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The World Bank supported the installation of biogas cookstoves in Nepal, a project that after four years of implementation, not only achieved the certification of 92,000 emission reductions, but improved livelihoods of women and children in isolated regions by reducing time spent collecting firewood and eliminating indoor smoke.

World Bank13 October 2011: The World Bank’s Nepal Biogas Program has successfully generated 92,000 Certified Emission Reductions (CERs) from biogas projects, with added benefits in terms of social development and health.
Through the installation of easy-to-operate biogas plants, 225,000 families in Nepal living in remote and isolated areas will generate about 170,000 carbon credits per year, reducing emissions and deforestation, while relieving women from the arduous task of collecting firewood and reducing respiratory illnesses due to indoor smoke. The World Bank program mainly targets isolated and socially marginalized groups in rural Nepal who can’t access or afford to use modern cooking fuels and had previously been buying kerosene or charcoal, or collecting firewood. It took four years to successfully verify and certify the CERs due to the fragmented and remote locations where the biogas plants are located. Evaluation of the program shows that 5 years after installation, more than 95% of the plants are operating smoothly, illustrating the robustness of technologies, program design and implementation.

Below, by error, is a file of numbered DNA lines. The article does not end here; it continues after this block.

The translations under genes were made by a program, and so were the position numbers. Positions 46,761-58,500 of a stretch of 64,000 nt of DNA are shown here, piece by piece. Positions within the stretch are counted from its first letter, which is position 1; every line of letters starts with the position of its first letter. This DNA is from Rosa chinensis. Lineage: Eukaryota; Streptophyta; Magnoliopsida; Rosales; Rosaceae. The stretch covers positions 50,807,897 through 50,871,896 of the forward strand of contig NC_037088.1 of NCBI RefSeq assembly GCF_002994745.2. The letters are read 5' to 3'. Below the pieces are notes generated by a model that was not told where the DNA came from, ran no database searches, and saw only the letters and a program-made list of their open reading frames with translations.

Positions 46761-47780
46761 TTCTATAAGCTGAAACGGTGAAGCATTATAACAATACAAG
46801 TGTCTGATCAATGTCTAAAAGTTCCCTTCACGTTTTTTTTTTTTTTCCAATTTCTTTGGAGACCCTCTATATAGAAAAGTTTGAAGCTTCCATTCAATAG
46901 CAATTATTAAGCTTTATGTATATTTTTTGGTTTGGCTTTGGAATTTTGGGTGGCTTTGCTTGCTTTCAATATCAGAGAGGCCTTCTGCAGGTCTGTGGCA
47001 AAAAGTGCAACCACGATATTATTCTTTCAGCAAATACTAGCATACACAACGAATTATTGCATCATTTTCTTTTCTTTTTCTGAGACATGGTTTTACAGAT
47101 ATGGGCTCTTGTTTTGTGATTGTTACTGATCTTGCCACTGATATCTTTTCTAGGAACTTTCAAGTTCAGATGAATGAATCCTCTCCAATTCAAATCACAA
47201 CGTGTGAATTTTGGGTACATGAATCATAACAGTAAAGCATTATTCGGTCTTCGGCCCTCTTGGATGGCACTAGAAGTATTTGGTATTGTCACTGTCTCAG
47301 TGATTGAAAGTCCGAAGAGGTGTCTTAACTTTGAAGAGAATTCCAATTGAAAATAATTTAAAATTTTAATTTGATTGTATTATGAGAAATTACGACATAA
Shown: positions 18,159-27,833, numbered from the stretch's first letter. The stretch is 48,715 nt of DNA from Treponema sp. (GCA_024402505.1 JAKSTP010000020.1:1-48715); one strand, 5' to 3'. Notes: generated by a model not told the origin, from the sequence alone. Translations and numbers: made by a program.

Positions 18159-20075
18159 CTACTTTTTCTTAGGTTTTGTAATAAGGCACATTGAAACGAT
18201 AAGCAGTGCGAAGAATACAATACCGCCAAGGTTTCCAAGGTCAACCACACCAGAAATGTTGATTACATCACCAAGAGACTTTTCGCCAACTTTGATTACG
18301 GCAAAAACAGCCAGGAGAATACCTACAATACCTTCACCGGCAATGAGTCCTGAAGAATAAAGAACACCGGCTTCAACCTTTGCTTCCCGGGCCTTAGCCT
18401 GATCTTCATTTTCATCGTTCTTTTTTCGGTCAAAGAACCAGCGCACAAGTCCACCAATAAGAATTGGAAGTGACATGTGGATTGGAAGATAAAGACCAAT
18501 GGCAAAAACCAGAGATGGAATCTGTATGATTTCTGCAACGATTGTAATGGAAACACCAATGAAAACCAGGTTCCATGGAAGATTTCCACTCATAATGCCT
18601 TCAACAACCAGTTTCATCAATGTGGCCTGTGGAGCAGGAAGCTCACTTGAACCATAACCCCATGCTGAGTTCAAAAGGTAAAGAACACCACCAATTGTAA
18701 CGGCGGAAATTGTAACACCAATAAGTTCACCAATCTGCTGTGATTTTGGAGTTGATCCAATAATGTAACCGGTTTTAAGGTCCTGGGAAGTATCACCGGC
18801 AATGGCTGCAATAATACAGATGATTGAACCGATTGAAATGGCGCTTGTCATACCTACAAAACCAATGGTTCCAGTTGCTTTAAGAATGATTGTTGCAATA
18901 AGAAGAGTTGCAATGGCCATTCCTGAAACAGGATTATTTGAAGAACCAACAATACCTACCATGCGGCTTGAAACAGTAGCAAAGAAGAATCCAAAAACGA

The World Bank’s Community Development Carbon Fund committed US$7 million to the program to purchase the carbon credits that it generates, and a US$5 million grant was provided by GPOBA (the Global Partnership on Output-Based Aid, a partnership program administered by the World Bank) to subsidize the construction of the biogas plants. [World Bank Blogs]

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